Brazilian Sugar and Ethanol, at a glance

Sugar cane

Brazilian ethanol industry has been a target for acquisition for some time and will probably continue to do so. Studies on the industry and its local peculiarities will help the international investor. This PwC article was published recently and offers a good ensemble of the topic.

What investors don’t know is that

The sector’s taxation is quite peculiar in Brazil. There are several specific tax regimes applied mainly to VAT and taxes on revenues, such as tax suspensions, deferrals, presumed tax credits and special regimes, among others.

Besides the fact that the market is quite active, the due diligences performed during the last couple of years demonstrated that this economic sector, not that different from many others in Brazil, raises several concerns which enhance the importance of carrying out a review before making a binding offer or even before closing a transaction.

First of all, there are many family owned sugar and ethanol enterprises in Brazil. Some of them do not possess the corporate governance level required by world class companies. This means that despite the fact that those industries are in a very favorable environment with quite profitable forecasts, many companies still have significant downsides when it comes to tax, labor and social security compliance
and indebtedness.

In addition to the abovementioned, whenever looking at a sugar/ethanol company in Brazil, there are some aspects which must be analyzed carefully, such as:

  • losses arising from derivative financial instruments considered as deductible for corporate taxes (IRPJ and CSL) purposes;
  • disallowance of ICMS, IPI, PIS and COFINS tax credits recorded on intermediary materials, spare parts and consumption materials, among others;
  • expenses considered as deductible for corporate taxes purposes in connection with the adoption of the accelerated depreciation for non-agricultural enterprises;
  • material amounts involved in tax litigation (including contingent tax assets);
  • PIS and COFINS taxation based on the special regime as from 2008 (fixed price per volume); and
  • compliance and validity of tax incentives granted to sugar / ethanol enterprises, among others.

Regarding the labor area, besides the potential hard work conditions for employees, there are some peculiarities in the sector which should be also observed. While the general rule states that social charges should be based on the payroll costs, the sugar/ethanol industry calculates and pays its charges based on the gross revenues, as these companies are considered agricultural industry. According to Brazilian legislation, companies which have both agricultural and industrial activities are considered as agricultural entities for social security purposes and, therefore, must calculate its social charges based on its gross revenues. In order to avoid the taxation based on the gross revenues some groups create two different entities, one industrial and another with a focus on agricultural/harvesting activity. This procedure may be questioned by the social security authorities if they understand that, in reality these entities are both part of the some agricultural industry and this structure reflects only a tax planning adopted to save social charges, but without proper business reasons.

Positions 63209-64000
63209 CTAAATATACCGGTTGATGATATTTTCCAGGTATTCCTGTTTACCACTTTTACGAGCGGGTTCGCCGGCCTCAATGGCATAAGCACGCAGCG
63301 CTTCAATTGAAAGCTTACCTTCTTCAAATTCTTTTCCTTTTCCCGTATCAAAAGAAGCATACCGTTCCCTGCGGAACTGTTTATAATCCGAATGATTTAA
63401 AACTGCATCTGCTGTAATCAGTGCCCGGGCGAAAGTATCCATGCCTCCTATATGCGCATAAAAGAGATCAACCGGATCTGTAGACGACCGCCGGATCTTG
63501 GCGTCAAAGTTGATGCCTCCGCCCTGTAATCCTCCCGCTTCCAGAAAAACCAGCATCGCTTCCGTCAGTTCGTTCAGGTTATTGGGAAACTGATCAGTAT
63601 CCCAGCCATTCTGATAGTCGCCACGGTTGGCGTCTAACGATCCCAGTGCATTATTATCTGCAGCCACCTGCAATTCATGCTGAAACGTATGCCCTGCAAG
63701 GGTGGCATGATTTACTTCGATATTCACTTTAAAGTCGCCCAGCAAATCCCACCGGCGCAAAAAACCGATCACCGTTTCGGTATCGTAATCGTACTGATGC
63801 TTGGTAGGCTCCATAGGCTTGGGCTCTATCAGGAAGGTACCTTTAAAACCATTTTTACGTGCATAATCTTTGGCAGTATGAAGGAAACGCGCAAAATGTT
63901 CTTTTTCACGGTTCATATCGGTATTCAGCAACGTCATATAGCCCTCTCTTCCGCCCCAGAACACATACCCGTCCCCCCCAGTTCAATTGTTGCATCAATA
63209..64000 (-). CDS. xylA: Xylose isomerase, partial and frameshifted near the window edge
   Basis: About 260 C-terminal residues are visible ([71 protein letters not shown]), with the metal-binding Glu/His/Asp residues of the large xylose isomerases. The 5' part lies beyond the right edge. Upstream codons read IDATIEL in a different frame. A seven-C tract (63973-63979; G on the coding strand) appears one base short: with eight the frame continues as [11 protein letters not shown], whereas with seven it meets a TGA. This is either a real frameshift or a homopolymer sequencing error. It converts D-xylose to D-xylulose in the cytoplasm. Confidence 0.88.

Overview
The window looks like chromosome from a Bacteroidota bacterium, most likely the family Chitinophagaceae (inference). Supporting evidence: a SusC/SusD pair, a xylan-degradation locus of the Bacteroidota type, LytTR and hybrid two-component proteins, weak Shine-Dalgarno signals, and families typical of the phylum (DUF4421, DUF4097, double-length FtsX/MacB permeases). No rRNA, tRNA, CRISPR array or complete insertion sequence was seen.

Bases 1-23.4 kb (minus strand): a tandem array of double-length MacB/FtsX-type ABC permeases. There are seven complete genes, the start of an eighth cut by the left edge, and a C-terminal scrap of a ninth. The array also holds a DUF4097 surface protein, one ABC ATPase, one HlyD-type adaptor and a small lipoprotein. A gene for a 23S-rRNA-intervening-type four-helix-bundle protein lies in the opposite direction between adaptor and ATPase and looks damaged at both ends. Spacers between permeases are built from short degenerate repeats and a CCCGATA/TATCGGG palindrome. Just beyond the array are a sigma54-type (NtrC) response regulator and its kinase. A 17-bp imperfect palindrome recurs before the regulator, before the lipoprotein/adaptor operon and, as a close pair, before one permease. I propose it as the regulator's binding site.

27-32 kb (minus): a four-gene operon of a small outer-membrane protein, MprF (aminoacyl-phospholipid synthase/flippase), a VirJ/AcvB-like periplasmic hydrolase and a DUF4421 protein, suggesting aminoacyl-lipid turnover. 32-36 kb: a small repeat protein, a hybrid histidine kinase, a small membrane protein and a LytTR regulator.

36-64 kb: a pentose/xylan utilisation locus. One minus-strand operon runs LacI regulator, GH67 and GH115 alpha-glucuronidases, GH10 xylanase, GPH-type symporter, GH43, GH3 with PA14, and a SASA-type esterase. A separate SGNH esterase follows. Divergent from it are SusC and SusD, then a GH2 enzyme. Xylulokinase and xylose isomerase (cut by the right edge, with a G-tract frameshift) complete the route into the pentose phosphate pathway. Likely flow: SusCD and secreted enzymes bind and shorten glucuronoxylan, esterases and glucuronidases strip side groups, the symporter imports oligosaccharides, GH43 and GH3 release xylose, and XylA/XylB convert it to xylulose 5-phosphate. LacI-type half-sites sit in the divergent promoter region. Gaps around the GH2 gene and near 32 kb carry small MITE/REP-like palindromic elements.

Another important aspect which can trigger tax and labor risks to the buyer are the agricultural contracts. There are currently three types of contracts usually adopted by the sugar/ethanol companies and rural producers: the rural partnership; the rural lease and the sugarcane supply agreement. The Land Statute, however, was amended in 2007 by the Law 11,443 bringing new guidelines to the relationships between the parties referred above. As the industry is still adapting to these new guidelines, many rural agreements do not reflect current legislation triggering tax and labor risks for the companies, such as the characterization of these agreements as an operating lease agreement subject to the WHT taxation.

Such a complex tax, social security and labor environment combined with a historical weakness in internal controls and an inadequate corporate governance level requires a great deal of attention in transactions involving agribusiness in order to assure that the sugar/ethanol companies are prepared for the new requirements of the current economical, accounting and tax environment in Brazil.

By Fernanda Cavalcante, M&A Tax Manager; Marcos Tabatschnic, M&A Tax Senior Manager and Rachel Barreira, M&A Tax Senior Manager

Published by Hildete Vodopives

Hildete de Moraes Vodopives is founder of Brazil Global and of the Harvard Strategists Group. She has a PhD in Economic History and advises companies and investment agencies in international business development.She served as Corporate Relations Director and later, on the board of the Brazilian Investment Analysts Association (APIMEC).

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